Katherine St George lives by the principle that one shouldn’t disregard so-called outlandish ideas. Instead she advises breaking them down into manageable steps and taking it task by task. Pushing back against the naysayers has proven to work for her. Persistence, curiosity and hard work led her to being valedictorian of her high school class. In the Regeneron Science Talent Search she came in sixth place, taking home an $80,000 award for her investigation of how the ketogenic diet and caffeine can have an impact on seizures using the Drosophila fruit fly model. She found that a ketogenic diet, high in fat and low in carbs, could reduce seizures triggered by caffeine use ─ a fascinating look at the combination of the two.
Katherine, now a freshman at Columbia University in New York City, is aspiring to make a positive impact in the world through a science writing career. She says, “I hope that by making science more accessible to the public, I can promote scientific literacy and increase people’s engagement with new research and advancements.” Let’s learn more about Katherine below.
Which sci-fi advancement are you upset we don’t have by now?
I’m upset that time travel isn’t a thing yet; I understand that there would be horrible ramifications if we were to inadvertently mess with our timeline (past or future), but I think it’d be cool to visit different time periods. Also, there’s the potential that all time travel is already pre-accounted for by the universe; there’s a chance that by harnessing time travel, we aren’t actually changing anything, but instead fulfilling a non-linear, predetermined route.
Which scientist – alive or deceased – would you want to solve scientific mysteries with and why?
I would want to solve scientific mysteries with Brian Greene, a string theorist. I think his way of looking at the world is so interesting, and I feel like he’d bring a really cool perspective to whatever we were investigating. Also, I watched his Nova specials on PBS all the time when I was younger. Additionally, we have very different scientific backgrounds, which I think would work to our advantage when it comes to solving mysteries.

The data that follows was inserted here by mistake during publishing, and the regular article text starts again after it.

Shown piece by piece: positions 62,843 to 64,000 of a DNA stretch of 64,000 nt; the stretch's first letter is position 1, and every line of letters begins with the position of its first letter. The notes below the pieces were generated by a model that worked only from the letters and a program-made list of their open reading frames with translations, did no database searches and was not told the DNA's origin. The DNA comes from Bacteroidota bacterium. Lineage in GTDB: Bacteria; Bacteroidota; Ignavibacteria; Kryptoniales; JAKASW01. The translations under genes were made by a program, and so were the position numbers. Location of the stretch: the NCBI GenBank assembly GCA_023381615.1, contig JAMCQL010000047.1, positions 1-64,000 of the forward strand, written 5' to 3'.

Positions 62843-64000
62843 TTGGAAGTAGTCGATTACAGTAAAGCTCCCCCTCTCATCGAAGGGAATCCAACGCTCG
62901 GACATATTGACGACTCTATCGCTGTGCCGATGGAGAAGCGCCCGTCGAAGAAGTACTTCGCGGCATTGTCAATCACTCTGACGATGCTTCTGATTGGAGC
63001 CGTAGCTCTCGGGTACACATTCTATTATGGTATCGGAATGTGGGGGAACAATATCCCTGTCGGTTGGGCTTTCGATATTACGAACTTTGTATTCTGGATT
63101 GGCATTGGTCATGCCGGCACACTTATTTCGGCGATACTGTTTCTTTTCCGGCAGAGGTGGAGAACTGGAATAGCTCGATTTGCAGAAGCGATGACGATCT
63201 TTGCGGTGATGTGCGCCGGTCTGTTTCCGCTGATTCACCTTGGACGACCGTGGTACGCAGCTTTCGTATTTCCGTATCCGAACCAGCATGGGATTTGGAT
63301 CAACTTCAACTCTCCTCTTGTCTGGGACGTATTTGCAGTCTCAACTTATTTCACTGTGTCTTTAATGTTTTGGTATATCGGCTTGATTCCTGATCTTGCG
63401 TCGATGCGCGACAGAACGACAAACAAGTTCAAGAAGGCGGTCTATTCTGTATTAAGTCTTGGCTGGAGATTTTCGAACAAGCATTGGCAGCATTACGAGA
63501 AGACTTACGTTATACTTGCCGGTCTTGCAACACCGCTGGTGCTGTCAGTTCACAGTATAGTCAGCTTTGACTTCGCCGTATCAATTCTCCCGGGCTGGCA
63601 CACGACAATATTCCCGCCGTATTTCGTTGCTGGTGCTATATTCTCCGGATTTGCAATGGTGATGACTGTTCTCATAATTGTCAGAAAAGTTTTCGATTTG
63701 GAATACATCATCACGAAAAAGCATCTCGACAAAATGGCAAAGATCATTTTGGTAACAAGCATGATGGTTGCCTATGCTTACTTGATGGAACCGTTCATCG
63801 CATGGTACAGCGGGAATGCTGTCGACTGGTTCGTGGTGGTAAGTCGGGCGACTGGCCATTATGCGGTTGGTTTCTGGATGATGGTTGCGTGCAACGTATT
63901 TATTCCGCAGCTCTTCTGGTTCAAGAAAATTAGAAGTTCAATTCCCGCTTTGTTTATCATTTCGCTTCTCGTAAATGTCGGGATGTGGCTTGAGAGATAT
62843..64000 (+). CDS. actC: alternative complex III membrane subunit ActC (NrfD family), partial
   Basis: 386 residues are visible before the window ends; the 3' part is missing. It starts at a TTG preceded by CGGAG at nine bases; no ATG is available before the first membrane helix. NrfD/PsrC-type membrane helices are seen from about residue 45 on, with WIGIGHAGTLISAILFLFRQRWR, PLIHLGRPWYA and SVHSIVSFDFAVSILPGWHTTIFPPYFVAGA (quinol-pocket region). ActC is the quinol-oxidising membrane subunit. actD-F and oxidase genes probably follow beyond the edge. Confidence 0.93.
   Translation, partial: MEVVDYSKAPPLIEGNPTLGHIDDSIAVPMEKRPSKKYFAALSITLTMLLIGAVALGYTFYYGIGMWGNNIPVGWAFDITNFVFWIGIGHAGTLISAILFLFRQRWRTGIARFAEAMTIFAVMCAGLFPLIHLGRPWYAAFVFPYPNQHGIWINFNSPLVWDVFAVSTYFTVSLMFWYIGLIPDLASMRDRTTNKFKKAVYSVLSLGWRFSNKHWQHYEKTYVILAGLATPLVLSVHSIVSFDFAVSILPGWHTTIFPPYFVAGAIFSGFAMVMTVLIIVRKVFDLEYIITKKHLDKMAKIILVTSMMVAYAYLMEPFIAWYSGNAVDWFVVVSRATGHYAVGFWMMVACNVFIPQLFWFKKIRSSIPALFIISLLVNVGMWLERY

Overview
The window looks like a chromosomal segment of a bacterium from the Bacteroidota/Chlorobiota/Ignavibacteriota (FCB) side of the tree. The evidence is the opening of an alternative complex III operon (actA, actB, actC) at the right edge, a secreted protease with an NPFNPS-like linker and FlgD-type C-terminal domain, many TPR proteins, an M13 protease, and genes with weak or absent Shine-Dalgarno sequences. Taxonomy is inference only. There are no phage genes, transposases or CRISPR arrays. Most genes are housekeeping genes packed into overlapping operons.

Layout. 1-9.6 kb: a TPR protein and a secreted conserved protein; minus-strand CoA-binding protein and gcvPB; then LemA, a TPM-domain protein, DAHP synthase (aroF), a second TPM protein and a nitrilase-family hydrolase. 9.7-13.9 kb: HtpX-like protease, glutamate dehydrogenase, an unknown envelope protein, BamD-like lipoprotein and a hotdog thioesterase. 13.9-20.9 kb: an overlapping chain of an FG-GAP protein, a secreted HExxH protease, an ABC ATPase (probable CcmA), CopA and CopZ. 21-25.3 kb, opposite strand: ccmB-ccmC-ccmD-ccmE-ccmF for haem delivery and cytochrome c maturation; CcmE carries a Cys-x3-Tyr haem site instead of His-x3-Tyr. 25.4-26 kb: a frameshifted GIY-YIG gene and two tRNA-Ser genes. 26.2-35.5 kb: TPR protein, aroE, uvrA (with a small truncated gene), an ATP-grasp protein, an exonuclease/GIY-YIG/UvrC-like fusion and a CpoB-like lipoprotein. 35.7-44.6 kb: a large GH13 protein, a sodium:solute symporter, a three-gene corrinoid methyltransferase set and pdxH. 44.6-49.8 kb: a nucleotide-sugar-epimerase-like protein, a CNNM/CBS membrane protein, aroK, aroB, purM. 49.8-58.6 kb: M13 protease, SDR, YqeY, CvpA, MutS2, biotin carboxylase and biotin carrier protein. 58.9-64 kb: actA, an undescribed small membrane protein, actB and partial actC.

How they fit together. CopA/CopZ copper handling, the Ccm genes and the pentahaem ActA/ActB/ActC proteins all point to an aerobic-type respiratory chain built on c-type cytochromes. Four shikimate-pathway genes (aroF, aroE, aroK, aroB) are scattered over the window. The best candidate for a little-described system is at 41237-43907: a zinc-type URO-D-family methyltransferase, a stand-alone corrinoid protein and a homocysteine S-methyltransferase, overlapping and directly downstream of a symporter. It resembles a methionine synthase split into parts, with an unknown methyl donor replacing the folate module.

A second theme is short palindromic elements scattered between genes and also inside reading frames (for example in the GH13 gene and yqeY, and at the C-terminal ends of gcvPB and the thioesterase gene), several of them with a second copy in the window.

What would you invent if you had all the resources in the world?
I would want to invent feasible carbon neutral airplanes. Air travel is a huge factor in the human race’s large carbon footprint, so I hope that by lessening the ramifications of flights, humans could mitigate their impact on the environment. Additionally, it’s likely that carbon neutral technology used for planes could be quickly modified to work in cars and other vehicles that use fossil fuels. Through this, a domino effect could occur, decreasing our ecological impact even more.
What was the most interesting/weird/surprising part of having STS be a virtual event?
I think the amount of technological equipment that the Society for Science & the Public provided us was unexpected but appreciated. We had a lighting set-up, a borrowed laptop, a webcam, a mouse, a backdrop, an iPad and more. I think it was cool to see how adaptable the competition was to a virtual setting through these technologies. I was also so excited that we got to keep the iPads — I’ve been getting a lot of use out of mine while reading on the beach.
What was your most favorite or memorable experience from virtual STS? And why?
The geocaching adventure was super cool! It was so fun to hunt around my neighborhood for the different hidden caches. It was awesome that I got to get away from the computer for this activity, and still have a fun outdoorsy experience even during a virtual competition. It was also really nice of my mom to hide the caches for me, and I like that the Society got parents involved for the geocaching activity. I definitely want to try geocaching again in the future.
Share your research for a chance to win incredible prizes and meet like-minded young leaders in science, just like Katherine, by applying to the Regeneron Science Talent Search 2021! Application now open for the Class of 2021 through November 12, 2020.